Just occasionally in the heat of compulsive decision making, one loses the grand perspective! Really. In 1998, I started trading in the US stock market, I still remember the trepidation and fear that accompanied my first online stock purchases. In those days, I was a Motley Fool reader and bought some suggested stocks based on their ideas. It was a fairly decent portfolio that I purchased for about $8357.84.
Today, I was going through records today of my first stock purchases and here is what I bought in 1998…
The first column is the number of stocks, the stock symbol, the price I paid, the trading cost and the total costs.
I don’t know how I would have fared in the long run otherwise as I had to sell my stocks then repurchased others… I’m pretty sure my track record isn’t that good. But let’s see if I had just forgotten them for 10 years. What would they be worth now?
The list: ups and downs!
ATHM is now worth $0 … ah, those tech stocks. Can anyone remember what happened to ATHM? I sold out before taking a small loss. I noted that price, because I can’t remember what happened to them after that. All prices are calculated at today’s rates (obviously volatile).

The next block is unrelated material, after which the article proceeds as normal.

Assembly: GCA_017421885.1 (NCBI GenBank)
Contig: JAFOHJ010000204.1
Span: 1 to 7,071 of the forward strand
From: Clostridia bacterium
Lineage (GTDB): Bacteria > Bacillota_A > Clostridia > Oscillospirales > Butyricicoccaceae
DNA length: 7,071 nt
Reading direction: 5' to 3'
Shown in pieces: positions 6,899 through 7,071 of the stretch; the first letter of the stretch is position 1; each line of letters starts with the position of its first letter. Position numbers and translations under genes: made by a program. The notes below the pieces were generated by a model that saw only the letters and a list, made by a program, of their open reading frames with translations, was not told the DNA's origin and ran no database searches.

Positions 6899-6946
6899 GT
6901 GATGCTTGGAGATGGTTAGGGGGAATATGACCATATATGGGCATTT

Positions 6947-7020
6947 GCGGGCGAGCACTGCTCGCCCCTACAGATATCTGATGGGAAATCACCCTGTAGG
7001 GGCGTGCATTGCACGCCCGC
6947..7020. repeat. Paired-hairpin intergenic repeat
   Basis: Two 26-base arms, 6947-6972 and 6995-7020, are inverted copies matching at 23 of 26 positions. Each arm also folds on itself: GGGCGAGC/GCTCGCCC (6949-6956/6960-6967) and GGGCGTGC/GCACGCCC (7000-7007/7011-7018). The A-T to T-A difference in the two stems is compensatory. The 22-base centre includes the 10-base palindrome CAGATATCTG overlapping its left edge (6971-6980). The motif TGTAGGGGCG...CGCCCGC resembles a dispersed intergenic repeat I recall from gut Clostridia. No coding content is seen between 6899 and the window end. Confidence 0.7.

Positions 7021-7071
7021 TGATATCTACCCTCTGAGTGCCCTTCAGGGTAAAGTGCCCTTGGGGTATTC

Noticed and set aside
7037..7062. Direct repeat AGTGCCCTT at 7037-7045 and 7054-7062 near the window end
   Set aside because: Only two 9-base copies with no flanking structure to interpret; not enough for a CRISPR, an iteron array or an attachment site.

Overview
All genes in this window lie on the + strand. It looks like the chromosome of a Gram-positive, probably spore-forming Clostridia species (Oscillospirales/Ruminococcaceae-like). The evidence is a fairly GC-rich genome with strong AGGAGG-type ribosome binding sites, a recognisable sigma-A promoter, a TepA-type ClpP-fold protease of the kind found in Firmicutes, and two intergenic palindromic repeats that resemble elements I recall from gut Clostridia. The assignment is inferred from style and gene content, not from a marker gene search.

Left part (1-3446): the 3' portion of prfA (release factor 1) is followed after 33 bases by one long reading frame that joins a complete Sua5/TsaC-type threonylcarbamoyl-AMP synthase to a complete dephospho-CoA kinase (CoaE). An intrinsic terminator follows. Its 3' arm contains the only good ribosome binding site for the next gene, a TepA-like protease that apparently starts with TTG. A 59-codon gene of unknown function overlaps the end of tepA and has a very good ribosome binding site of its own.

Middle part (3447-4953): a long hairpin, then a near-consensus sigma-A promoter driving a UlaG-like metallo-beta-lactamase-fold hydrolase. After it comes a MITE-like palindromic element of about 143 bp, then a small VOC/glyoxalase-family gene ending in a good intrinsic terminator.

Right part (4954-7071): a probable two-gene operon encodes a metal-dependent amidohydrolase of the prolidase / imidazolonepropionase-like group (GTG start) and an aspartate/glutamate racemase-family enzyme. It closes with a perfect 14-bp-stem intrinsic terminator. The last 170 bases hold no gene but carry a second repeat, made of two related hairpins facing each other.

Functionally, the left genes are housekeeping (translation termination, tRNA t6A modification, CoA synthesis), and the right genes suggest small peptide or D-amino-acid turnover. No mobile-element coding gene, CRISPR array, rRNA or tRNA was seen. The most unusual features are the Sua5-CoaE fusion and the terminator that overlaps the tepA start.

The first column is the number of stocks, the stock symbol, the current price per stock, the total accured dividends, and the total value of the purchase as of today.
Overall, if I had done nothing in the past ten years, I’d have made over $6,000 on just those stocks, including splits, dividends and spin-offs. If you look at the stocks, you’ll see that that there is a HUGE divergence of performance over the past ten years,
Would I have beaten the Dow Jones?
As it so happens, the DIA ETF started trading the same quarter, so I’m able to track the performance of buying this ETF. (In fact, I did buy it at one point.) Anyway, using a notional monthly average, I’d have been able to buy 106 shares in DIA in 1998. Adding dividends to the total, I’d have made $14,286.68 in those years, so I’d have beaten the stock market but not by much!
In reality, I bought and sold more stocks than I remember, I rode the bubble and the coming collapse. Then I failed to sell as stocks tumbled. I then lost ‘interest’ and just sat there stuck in the headlights. Since 2003, I’ve been pursuing a more dividend focused story than ever, and today’s research really shows that dividends would have accounted for over 30% of the total gains! That’s not to be sneezed at.
I’ll be detailing much more after the blog’s reorganization… yes, I’ll be having a stock blog! Stay tuned.
Any stock stories to share?… do drop by!
This story has been edited three times for inappropriate formating, replacing/removing the chosen Flickr images (not properly licensed) and tidying up formatting.